SF/F Reading in February 2018

Discussion in 'Science Fiction' started by Boreas, Feb 1, 2018.

  1. Boreas

    Boreas n log(log n) Staff Member

    And what science fiction or fantasy are you all reading this month?

    I am now going to start with William Gibson's cyberpunk classic Neuromancer. Finally, after putting it off for 20 years!
     
  2. kenubrion

    kenubrion Well-Known Member

    I just bought Alistair Reynolds' Terminal World.
     
  3. Boreas

    Boreas n log(log n) Staff Member

    This is a book that I liked a lot more some years after I read it. I mean, I did enjoy reading it, but after having gone through Reynolds' previous, seriously grand works, I was somewhat disappointed. I started to appreciate its uniqueness only later. It reminds me of Banks' Feersum Endjinn, even though the writing, the tone, the story are all completely different. Yet, there is a resonance between the two.
     
  4. Gabriela

    Gabriela New Member

    I've gone through Reynolds' Revelation Space series recently and as much as I enjoyed reading "Revelation Space" itself, as this is simply a well-written, gripping story, it took a lot of determination to go through subsequent books. And I guess I'm not the only one who truly appreciated the greatness of these books only having read them all. And I'm still surprised the Nestbuilders sort of came out of the blue at the end of Absolution Gap, casually saved humanity and that was it :) Now I'm back to Hyperion series, looking for another great space opera stuff other than Banks, Reynolds and Simmons.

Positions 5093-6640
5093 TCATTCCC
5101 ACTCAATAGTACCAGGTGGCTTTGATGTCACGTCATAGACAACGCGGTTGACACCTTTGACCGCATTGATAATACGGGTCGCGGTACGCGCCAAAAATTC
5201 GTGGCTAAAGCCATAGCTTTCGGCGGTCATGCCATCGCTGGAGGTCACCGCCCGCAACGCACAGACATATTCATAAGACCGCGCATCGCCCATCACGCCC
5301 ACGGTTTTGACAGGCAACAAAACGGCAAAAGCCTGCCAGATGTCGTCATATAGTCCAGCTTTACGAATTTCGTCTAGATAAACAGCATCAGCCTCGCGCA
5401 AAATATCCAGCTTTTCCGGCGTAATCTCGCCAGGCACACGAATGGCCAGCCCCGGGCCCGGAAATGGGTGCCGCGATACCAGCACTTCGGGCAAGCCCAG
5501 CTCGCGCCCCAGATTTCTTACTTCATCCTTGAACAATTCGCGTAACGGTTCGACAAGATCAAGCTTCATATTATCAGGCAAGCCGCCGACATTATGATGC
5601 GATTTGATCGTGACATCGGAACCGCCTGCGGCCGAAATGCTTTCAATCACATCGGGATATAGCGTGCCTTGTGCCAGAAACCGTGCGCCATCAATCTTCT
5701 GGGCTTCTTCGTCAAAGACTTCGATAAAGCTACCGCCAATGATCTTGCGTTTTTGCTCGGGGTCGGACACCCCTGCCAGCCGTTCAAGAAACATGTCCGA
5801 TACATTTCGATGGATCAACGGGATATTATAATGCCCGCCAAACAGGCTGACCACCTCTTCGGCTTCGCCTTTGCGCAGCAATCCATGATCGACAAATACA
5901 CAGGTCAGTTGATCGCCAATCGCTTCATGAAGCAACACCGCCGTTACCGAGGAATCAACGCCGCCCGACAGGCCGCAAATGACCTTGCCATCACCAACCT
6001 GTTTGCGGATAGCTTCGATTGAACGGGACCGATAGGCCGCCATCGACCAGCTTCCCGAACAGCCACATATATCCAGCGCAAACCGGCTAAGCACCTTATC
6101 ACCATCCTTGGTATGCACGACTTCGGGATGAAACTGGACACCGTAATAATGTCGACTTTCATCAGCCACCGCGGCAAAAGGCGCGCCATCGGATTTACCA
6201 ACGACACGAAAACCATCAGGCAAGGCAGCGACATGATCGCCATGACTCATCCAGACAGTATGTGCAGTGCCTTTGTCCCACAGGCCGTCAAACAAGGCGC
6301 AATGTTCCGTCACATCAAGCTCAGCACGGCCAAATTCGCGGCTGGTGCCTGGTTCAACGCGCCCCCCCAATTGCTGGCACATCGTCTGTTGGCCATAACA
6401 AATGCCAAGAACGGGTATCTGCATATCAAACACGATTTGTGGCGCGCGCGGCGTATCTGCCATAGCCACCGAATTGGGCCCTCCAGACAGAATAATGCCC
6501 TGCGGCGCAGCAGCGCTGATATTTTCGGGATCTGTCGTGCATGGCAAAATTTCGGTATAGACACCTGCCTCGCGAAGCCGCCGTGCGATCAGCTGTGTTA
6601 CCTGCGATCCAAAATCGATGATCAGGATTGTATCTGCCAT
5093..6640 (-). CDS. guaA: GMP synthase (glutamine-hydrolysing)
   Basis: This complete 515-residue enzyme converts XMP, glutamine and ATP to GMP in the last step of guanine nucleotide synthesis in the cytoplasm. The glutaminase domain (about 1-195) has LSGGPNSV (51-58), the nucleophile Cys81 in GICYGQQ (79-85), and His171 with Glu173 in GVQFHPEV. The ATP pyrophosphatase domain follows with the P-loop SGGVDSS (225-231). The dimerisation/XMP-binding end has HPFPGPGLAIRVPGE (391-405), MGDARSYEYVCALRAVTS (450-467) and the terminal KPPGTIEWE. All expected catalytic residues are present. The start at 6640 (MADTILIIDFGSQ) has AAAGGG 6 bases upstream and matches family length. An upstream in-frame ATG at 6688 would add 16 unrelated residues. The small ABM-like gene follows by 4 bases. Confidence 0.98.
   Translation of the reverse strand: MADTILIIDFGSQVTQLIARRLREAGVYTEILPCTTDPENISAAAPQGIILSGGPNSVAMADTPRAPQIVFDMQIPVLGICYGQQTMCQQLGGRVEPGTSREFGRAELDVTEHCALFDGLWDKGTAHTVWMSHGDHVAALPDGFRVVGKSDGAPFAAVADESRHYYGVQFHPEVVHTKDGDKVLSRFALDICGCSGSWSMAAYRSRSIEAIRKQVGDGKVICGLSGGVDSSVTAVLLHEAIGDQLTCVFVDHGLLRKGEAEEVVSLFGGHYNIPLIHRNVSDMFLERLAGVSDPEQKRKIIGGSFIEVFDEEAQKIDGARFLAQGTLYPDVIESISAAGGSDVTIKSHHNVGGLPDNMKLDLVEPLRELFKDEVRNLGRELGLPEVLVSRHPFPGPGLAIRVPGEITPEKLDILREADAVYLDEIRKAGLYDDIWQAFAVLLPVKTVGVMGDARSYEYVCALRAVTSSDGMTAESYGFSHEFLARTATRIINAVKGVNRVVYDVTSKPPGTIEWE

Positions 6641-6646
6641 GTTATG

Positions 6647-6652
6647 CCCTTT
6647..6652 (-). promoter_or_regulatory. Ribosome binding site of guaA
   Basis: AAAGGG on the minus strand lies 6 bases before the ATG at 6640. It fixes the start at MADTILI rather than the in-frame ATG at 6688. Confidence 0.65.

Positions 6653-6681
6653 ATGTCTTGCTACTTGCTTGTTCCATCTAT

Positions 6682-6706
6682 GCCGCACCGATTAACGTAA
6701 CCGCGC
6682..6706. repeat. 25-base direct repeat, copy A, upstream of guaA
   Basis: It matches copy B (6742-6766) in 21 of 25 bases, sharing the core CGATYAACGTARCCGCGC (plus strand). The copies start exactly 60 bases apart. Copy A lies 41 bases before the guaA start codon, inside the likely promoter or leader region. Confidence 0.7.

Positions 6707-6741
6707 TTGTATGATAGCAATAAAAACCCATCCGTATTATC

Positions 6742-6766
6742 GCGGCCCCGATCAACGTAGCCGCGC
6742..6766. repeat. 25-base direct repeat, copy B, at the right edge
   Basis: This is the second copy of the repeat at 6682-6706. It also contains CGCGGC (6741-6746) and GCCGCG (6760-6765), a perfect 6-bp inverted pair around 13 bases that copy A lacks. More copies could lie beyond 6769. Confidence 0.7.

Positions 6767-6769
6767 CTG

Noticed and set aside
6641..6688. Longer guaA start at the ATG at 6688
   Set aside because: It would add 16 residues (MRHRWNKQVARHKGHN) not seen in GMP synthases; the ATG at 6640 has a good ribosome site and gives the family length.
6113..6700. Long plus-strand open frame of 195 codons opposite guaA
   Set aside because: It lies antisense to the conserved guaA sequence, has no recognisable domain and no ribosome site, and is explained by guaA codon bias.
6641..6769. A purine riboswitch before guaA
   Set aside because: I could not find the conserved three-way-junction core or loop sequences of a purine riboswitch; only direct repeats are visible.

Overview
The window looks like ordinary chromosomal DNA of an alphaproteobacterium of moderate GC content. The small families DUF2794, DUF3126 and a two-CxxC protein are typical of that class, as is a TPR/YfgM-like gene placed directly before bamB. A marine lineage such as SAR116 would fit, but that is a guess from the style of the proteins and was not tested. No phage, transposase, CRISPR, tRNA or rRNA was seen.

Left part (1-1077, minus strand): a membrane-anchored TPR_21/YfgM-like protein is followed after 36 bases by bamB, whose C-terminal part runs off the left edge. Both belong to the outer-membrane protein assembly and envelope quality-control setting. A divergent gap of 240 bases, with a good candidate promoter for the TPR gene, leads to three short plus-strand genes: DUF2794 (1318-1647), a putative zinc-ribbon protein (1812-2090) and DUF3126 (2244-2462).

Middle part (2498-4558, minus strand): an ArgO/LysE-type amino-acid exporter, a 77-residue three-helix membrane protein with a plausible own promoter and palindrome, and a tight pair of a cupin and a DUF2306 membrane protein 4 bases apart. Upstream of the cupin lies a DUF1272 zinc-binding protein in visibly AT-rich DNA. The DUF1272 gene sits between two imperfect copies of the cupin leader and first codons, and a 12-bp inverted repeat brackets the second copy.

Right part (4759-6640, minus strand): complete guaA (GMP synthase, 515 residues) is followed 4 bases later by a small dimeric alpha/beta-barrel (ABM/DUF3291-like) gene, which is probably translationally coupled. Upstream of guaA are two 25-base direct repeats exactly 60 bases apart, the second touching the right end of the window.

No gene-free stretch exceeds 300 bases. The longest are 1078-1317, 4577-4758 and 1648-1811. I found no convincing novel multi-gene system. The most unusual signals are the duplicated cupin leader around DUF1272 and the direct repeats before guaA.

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  5. Boreas

    Boreas n log(log n) Staff Member

    Hi @Gabriela, and welcome to the forum!

    Did you also read Reynolds' House of Suns? Banks and Reynolds are definitely two favourites of mine as well. Besides the Hyperion Cantos, you should also check out Simmons' Ilium/Olympos. Very good! There are also some space opera recommendations on this thread.
     
  6. Gabriela

    Gabriela New Member


    I haven't read "House of Suns" yet but it is on long, galaxy spanning list of sf books to read which never ceases to grow even longer. But I'm on it! Thanks for the recommendations.
     
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  7. Safari Bob

    Safari Bob Well-Known Member

    I just ordered Altered Carbon by Richard K. Morgan.
     
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  8. Diziet Sma

    Diziet Sma Administrator Staff Member

    I have the trilogy on my kindle. Let me know who you are finding it.
     
  9. Diziet Sma

    Diziet Sma Administrator Staff Member

    Welcome @Gabriela, I will begin my Reynolds reading experience this month with Galactic North. Looking forward to it!

    I'm halfway through Lavondyss (Mythago Wood #2) by Robert Holdstock, and I am absolutely captivated by this story. I feel it might be even superior to Mythago Woods.
    As soon as I'm finished with Lavondyss, I will begin Neuromancer.
    Apart from Boreas and I, is there anyone else interested in reading Neuromancer?

    Just finished work. :D Happy weekend to everyone!
     
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  10. Gabriela

    Gabriela New Member

    Hi @Diziet Sma

    Reynolds has got incredible talent to create truly mind-blowing settings for his books and that's I guess his greatest accomplishment. You are instantly captivated by the reality he describes, but he also tends to get a bit carried away by it and this makes his characters often much less interesting than the universe they exist in. But it's definitely worth immersing youself in it.
     
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  11. Boreas